Pharmacodynamics is the study of the biochemical and physiologic effects of drugs (especially pharmaceutical drugs). The effects can include those manifested within animals (including humans), microorganisms, or combinations of organisms (for example, infection). Pharmacodynamics is the study of how a drug affects an organism, whereas pharmacokinetics is the study of how the organism affects the drug. Both together influence dosing, benefit, and adverse effects. Pharmacodynamics is sometimes abbreviated as PD and pharmacokinetics as PK, especially in combined reference (for example, when speaking of PK/PD models). Pharmacodynamics places particular emphasis on dose–response relationships, that is, the relationships between drug concentration and effect.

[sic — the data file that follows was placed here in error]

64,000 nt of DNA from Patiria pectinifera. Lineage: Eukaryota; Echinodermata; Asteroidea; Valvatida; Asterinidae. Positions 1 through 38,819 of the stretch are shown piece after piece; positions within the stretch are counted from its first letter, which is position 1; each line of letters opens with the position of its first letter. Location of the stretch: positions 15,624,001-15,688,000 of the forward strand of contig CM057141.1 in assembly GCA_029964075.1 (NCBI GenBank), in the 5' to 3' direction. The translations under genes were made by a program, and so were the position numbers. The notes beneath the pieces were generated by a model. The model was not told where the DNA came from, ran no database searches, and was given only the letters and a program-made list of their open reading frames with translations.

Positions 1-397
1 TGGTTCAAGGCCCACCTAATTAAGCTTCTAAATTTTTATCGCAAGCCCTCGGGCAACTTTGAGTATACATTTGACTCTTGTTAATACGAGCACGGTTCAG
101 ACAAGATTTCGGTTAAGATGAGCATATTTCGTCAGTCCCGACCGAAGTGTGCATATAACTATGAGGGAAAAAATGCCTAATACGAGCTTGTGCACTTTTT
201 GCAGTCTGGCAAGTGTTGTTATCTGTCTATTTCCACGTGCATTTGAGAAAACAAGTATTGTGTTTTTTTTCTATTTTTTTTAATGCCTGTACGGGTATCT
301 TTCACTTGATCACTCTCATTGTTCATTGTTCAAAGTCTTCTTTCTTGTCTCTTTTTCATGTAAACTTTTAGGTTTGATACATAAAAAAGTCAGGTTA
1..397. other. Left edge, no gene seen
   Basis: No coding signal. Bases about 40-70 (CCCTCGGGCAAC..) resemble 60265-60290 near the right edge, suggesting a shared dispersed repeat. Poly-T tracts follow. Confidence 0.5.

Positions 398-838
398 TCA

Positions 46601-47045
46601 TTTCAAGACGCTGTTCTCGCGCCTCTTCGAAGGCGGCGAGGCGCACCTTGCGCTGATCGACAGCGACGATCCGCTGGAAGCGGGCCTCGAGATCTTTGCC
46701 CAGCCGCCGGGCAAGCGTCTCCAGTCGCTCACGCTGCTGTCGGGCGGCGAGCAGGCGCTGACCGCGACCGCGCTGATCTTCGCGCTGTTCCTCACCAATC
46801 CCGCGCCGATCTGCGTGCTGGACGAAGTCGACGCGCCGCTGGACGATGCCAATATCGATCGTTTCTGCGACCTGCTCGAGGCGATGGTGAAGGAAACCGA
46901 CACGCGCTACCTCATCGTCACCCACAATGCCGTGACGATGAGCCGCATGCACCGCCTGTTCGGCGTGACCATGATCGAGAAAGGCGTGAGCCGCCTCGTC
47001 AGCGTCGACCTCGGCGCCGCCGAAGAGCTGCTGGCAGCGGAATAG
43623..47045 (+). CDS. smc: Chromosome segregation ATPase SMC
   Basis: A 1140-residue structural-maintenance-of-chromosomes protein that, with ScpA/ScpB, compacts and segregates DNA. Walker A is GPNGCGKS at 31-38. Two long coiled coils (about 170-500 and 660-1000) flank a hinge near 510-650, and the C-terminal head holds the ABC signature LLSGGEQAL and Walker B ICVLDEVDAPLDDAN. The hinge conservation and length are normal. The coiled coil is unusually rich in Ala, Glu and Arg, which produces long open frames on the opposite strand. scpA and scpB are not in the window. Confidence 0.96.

Pharmacokinetics sometimes abbreviated as PK, is a branch of pharmacology dedicated to determining the fate of substances administered to a living organism. The substances of interest include any chemical xenobiotic such as: pharmaceutical drugs, pesticides, food additives, cosmetics, etc. It attempts to analyze chemical metabolism and to discover the fate of a chemical from the moment that it is administered up to the point at which it is completely eliminated from the body. Pharmacokinetics is the study of how an organism affects a drug, whereas Pharmacodynamics (PD) is the study of how the drug affects the organism. Both together influence dosing, benefit, and adverse effects, as seen in PK/PD models.